To (Scafell) Pike or not to (Scafell) Pike

Published 16 June 2024

The summit of Scafell, partially hidden by cloud, seen from the top of Scafell Pike
Scafell partially disappears in the cloud trying to cover the top of its neighbour.

There’s a mere 14m difference in height between England’s two highest mountains. The second, Scafell, comes in at 964m. The highest, neighbouring Scafell Pike, is 978m. Both pale compared to Yr Wyddfa, or Snowdon as many will know it at. That comes in at 1,085m.

It’s always felt a bit wrong to me that the names are as they are. Shouldn’t the higher of the two be called Scafell, and the lesser Scafell Pike? That second word makes it sound like Scafell Pike is secondary to its neighbour, when in actual fact, it’s not. But the naming comes from the fact that, from many angles, it’s Scafell that appears to be the bigger of the two.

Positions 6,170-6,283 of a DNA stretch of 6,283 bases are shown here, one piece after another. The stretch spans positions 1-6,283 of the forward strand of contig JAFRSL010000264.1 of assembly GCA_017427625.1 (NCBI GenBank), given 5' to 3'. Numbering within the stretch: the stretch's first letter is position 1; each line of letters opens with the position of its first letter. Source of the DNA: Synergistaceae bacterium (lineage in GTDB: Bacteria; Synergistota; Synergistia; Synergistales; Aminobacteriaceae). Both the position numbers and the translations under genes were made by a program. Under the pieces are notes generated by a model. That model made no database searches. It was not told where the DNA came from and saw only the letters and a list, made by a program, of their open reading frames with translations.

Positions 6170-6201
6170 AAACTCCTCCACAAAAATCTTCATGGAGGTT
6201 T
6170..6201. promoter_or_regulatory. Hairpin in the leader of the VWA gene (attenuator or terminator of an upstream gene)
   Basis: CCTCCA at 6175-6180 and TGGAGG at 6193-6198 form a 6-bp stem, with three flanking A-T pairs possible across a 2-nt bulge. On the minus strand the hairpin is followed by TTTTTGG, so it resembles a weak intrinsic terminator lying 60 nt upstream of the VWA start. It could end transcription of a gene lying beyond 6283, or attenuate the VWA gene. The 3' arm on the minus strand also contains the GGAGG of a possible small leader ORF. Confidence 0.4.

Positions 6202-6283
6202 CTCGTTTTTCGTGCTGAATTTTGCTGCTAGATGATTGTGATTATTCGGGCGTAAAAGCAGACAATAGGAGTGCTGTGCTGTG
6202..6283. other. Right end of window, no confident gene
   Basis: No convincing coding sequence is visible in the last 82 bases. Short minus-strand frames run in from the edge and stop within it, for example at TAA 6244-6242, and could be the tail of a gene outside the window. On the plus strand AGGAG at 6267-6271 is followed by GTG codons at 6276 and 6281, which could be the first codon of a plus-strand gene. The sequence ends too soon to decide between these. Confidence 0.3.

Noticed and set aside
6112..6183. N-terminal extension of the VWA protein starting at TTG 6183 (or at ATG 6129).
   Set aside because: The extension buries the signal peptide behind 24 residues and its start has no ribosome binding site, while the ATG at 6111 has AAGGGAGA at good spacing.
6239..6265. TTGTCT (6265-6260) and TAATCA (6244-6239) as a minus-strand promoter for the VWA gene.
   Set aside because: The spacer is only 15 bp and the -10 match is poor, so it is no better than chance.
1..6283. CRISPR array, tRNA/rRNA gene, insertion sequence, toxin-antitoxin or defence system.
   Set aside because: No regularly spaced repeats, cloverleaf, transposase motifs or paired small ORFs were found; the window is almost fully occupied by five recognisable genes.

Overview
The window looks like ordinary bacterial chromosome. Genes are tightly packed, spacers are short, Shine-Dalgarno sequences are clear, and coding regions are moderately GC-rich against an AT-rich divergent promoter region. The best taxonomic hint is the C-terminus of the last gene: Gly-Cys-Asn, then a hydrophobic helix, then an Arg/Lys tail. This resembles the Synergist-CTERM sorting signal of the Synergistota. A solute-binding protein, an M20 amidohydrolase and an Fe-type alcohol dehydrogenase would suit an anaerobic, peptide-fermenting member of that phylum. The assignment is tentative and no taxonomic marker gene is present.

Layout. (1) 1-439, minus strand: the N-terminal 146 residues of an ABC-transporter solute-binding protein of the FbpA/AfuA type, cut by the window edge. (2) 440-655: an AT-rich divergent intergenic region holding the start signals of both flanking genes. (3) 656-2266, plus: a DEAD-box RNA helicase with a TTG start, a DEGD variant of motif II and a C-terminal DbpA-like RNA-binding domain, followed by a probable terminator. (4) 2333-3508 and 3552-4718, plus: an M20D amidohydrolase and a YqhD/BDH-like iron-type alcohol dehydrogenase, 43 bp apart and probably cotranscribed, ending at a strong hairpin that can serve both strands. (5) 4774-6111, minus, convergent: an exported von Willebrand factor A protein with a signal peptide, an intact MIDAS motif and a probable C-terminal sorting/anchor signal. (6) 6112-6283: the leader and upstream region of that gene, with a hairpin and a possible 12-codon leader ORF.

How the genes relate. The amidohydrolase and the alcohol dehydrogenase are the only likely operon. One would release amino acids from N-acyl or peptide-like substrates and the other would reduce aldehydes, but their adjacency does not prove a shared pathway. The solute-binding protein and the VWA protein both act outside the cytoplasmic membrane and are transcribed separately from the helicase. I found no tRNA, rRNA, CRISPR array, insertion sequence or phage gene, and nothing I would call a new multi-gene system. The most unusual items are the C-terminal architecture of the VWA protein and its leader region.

It wasn’t until the early 19th century that it was realised that the Pike was higher. Indeed, until around then, Scafell Pike didn’t even have a name. It was merely one of the “Pikes of Scafell”.

It’s unlikely most people even think about this as they climb up Scafell Pike. In fact, most of the people climbing Scafell Pike won’t even give much thought to its neighbour, just over a kilometre away. Why would they? It’s not England’s highest mountain, after all?

Still, the secondary top lends its name to the primary. And when it comes to names, Scafell won that battle a long time ago.

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